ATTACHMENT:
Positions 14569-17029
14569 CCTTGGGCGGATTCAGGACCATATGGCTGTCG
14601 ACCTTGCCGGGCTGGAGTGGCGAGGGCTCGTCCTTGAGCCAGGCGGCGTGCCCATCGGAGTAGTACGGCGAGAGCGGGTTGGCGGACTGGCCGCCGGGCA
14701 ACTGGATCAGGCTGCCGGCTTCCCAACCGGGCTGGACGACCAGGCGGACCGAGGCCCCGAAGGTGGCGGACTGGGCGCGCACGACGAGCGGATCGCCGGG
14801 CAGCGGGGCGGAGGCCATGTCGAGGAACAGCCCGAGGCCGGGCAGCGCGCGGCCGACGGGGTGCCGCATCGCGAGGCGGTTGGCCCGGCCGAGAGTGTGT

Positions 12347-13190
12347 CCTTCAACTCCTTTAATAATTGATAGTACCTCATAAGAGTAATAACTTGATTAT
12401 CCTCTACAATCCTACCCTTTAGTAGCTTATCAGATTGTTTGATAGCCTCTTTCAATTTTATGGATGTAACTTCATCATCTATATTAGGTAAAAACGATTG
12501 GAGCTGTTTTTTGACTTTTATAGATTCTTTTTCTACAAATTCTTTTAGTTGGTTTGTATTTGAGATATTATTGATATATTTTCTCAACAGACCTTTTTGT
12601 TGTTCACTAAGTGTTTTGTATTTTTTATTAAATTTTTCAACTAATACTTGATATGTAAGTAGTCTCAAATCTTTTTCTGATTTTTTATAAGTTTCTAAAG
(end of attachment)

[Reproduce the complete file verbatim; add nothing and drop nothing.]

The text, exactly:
Positions 14569-17029
14569 CCTTGGGCGGATTCAGGACCATATGGCTGTCG
14601 ACCTTGCCGGGCTGGAGTGGCGAGGGCTCGTCCTTGAGCCAGGCGGCGTGCCCATCGGAGTAGTACGGCGAGAGCGGGTTGGCGGACTGGCCGCCGGGCA
14701 ACTGGATCAGGCTGCCGGCTTCCCAACCGGGCTGGACGACCAGGCGGACCGAGGCCCCGAAGGTGGCGGACTGGGCGCGCACGACGAGCGGATCGCCGGG
14801 CAGCGGGGCGGAGGCCATGTCGAGGAACAGCCCGAGGCCGGGCAGCGCGCGGCCGACGGGGTGCCGCATCGCGAGGCGGTTGGCCCGGCCGAGAGTGTGT

Positions 12347-13190
12347 CCTTCAACTCCTTTAATAATTGATAGTACCTCATAAGAGTAATAACTTGATTAT
12401 CCTCTACAATCCTACCCTTTAGTAGCTTATCAGATTGTTTGATAGCCTCTTTCAATTTTATGGATGTAACTTCATCATCTATATTAGGTAAAAACGATTG
12501 GAGCTGTTTTTTGACTTTTATAGATTCTTTTTCTACAAATTCTTTTAGTTGGTTTGTATTTGAGATATTATTGATATATTTTCTCAACAGACCTTTTTGT
12601 TGTTCACTAAGTGTTTTGTATTTTTTATTAAATTTTTCAACTAATACTTGATATGTAAGTAGTCTCAAATCTTTTTCTGATTTTTTATAAGTTTCTAAAG